From Holocaust Remembrance Day to Gay “Marriage” at the Grammys

[Download MP3]

Dr. Brown shares how replacement theology opened the door to the Holocaust and then focuses on the redefining of marriage from the Grammy Awards to the Disney Channel. Listen live here 2-4 pm EST, and call into the show at (866) 348 7884 with your questions and comments.


Hour 1:

Dr. Brown’s Bottom Line: It is not hysteria, it is simple truth; you redefine marriage, you make it meaningless.

Hour 2:

Dr. Brown’s Bottom Line: The harvest has never been riper in our lifetime than it is now. Let’s go for it and reap!



This week you can order 24 hours of in-depth teaching by Dr. Brown at an incredible 60% OFF regular price! That’s right, this week you can get Dr. Brown’s two teachings on Foundations of Prayer and Foundations of Intercession on digital download for only $15!

Call 1-800-278-9978 or Order Online!

Other Resources:

The Ongoing Assault on Marriage, Family, and Morals

What Is and Isn’t Marriage; and Dr. Brown’s Radio Debate with a Local Gay Activist

Dr. Brown Speaks with Steve Camp about What Makes Someone a Heretic, and Dr. Brown Takes Your Calls

  1. Hate to post twice like this but I’m thinking, “Man! that was a long ticket!” (from the religious policeman.)

  2. Regarding today’s show’s discussion on atheism and morality:

    I’m not sure Dr. Brown going to get very far arguing that atheists have moral relativity and we Christians are moral absolutists. We Christians have a track record of rationalizing-away even our highest and clearest moral commandments like — “Do not kill.” “Love your enemies” “Do to others as you would have them do to you.” etc.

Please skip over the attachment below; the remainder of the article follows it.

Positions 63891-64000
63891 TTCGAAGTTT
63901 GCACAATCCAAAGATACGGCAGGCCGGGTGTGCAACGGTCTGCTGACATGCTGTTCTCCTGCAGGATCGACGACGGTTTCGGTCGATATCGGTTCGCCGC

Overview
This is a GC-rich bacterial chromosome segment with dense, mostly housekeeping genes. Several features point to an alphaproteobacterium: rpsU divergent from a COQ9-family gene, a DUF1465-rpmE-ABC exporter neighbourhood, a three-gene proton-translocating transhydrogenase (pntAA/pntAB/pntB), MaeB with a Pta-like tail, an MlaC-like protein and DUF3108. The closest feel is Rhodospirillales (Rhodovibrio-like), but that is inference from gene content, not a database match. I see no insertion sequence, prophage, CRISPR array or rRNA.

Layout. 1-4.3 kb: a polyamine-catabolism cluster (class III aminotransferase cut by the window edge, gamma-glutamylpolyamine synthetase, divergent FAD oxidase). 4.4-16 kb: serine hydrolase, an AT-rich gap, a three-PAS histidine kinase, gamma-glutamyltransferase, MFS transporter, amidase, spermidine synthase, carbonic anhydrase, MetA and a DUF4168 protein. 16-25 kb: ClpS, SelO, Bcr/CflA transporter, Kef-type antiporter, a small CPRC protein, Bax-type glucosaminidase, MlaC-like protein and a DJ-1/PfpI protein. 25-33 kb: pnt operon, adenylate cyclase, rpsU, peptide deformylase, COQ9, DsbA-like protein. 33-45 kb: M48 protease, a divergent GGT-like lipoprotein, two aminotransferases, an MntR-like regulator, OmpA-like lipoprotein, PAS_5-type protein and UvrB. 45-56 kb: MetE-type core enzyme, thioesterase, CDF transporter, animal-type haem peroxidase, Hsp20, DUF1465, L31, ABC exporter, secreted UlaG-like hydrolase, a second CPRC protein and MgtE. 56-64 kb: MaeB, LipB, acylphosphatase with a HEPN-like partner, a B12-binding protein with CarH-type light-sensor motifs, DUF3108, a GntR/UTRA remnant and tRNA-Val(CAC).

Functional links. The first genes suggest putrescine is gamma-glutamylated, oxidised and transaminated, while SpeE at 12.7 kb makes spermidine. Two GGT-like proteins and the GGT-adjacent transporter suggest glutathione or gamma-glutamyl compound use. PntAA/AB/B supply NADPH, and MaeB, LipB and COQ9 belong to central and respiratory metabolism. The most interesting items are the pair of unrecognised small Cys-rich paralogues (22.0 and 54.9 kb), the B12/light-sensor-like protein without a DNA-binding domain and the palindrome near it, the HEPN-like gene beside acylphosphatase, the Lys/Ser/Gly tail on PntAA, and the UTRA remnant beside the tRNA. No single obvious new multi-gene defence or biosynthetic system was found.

But, to be honest, I don’t know what does hold sway with atheists.

    As a Christian, it seems to me that we share several aith-based assumptions with the atheists but I’ve never met an (activist) atheist who was willing to admit that they were anything less than completely rational about everything.

    But, it seems to me, that atheist morality is an exercise in faith.

    I’ve had the discussion a number of times and it goes something like this:

    The atheist, “We atheists have morals!”
    Me: “Yes. I can see that. But _why_ do you have morals? What in atheism gives you morals?”
    The atheist, “Because we do!”

    As a person of faith, myself, I recognize that as faith-based believe structure. But, I’ve never met an atheist who sees it that way.

  3. The thing I find contrary with atheists is that they will deny God and say he doesn’t exist, but when invited to experience God, they have no interest.

    It’s a man that worships God that will experience God.

    Now, does a man have to believe in God to come to God? I believe the scripture tells us that he does. (Heb 11:6)

    But will God come to a man simply because he decides to worship him?

    Now, to worship God sincerely, one must believe that he is.

    Yet it seems to me that people often have a bit more faith than they seem to realize or sometimes even care to admit.